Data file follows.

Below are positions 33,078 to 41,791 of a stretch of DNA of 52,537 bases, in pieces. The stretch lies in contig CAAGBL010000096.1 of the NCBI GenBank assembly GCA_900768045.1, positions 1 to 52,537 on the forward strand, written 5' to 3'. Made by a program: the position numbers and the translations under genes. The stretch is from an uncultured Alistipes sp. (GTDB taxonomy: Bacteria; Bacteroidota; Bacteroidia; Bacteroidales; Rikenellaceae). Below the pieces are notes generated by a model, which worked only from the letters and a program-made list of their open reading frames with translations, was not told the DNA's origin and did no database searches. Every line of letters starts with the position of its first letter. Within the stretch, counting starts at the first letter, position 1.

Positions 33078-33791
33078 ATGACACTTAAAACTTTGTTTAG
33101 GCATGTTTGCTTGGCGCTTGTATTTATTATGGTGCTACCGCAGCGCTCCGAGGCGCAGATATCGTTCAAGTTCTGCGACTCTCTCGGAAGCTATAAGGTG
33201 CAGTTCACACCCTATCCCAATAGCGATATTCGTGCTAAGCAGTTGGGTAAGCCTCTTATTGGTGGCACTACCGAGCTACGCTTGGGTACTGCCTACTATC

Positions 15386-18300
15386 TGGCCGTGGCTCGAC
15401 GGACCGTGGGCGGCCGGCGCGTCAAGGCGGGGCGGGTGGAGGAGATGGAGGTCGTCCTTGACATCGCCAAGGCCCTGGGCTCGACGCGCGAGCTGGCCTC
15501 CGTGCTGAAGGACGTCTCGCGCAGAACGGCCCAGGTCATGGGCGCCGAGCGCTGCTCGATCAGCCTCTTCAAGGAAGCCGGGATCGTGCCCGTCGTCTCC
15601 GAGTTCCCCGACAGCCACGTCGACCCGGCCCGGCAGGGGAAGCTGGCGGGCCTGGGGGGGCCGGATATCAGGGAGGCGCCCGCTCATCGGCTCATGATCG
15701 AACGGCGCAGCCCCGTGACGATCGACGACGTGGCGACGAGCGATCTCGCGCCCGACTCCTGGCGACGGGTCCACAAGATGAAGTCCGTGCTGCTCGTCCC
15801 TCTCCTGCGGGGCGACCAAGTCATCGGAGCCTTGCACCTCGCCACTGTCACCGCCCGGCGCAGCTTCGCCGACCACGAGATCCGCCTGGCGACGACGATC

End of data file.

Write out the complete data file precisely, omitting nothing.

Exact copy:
Below are positions 33,078 to 41,791 of a stretch of DNA of 52,537 bases, in pieces. The stretch lies in contig CAAGBL010000096.1 of the NCBI GenBank assembly GCA_900768045.1, positions 1 to 52,537 on the forward strand, written 5' to 3'. Made by a program: the position numbers and the translations under genes. The stretch is from an uncultured Alistipes sp. (GTDB taxonomy: Bacteria; Bacteroidota; Bacteroidia; Bacteroidales; Rikenellaceae). Below the pieces are notes generated by a model, which worked only from the letters and a program-made list of their open reading frames with translations, was not told the DNA's origin and did no database searches. Every line of letters starts with the position of its first letter. Within the stretch, counting starts at the first letter, position 1.

Positions 33078-33791
33078 ATGACACTTAAAACTTTGTTTAG
33101 GCATGTTTGCTTGGCGCTTGTATTTATTATGGTGCTACCGCAGCGCTCCGAGGCGCAGATATCGTTCAAGTTCTGCGACTCTCTCGGAAGCTATAAGGTG
33201 CAGTTCACACCCTATCCCAATAGCGATATTCGTGCTAAGCAGTTGGGTAAGCCTCTTATTGGTGGCACTACCGAGCTACGCTTGGGTACTGCCTACTATC

Positions 15386-18300
15386 TGGCCGTGGCTCGAC
15401 GGACCGTGGGCGGCCGGCGCGTCAAGGCGGGGCGGGTGGAGGAGATGGAGGTCGTCCTTGACATCGCCAAGGCCCTGGGCTCGACGCGCGAGCTGGCCTC
15501 CGTGCTGAAGGACGTCTCGCGCAGAACGGCCCAGGTCATGGGCGCCGAGCGCTGCTCGATCAGCCTCTTCAAGGAAGCCGGGATCGTGCCCGTCGTCTCC
15601 GAGTTCCCCGACAGCCACGTCGACCCGGCCCGGCAGGGGAAGCTGGCGGGCCTGGGGGGGCCGGATATCAGGGAGGCGCCCGCTCATCGGCTCATGATCG
15701 AACGGCGCAGCCCCGTGACGATCGACGACGTGGCGACGAGCGATCTCGCGCCCGACTCCTGGCGACGGGTCCACAAGATGAAGTCCGTGCTGCTCGTCCC
15801 TCTCCTGCGGGGCGACCAAGTCATCGGAGCCTTGCACCTCGCCACTGTCACCGCCCGGCGCAGCTTCGCCGACCACGAGATCCGCCTGGCGACGACGATC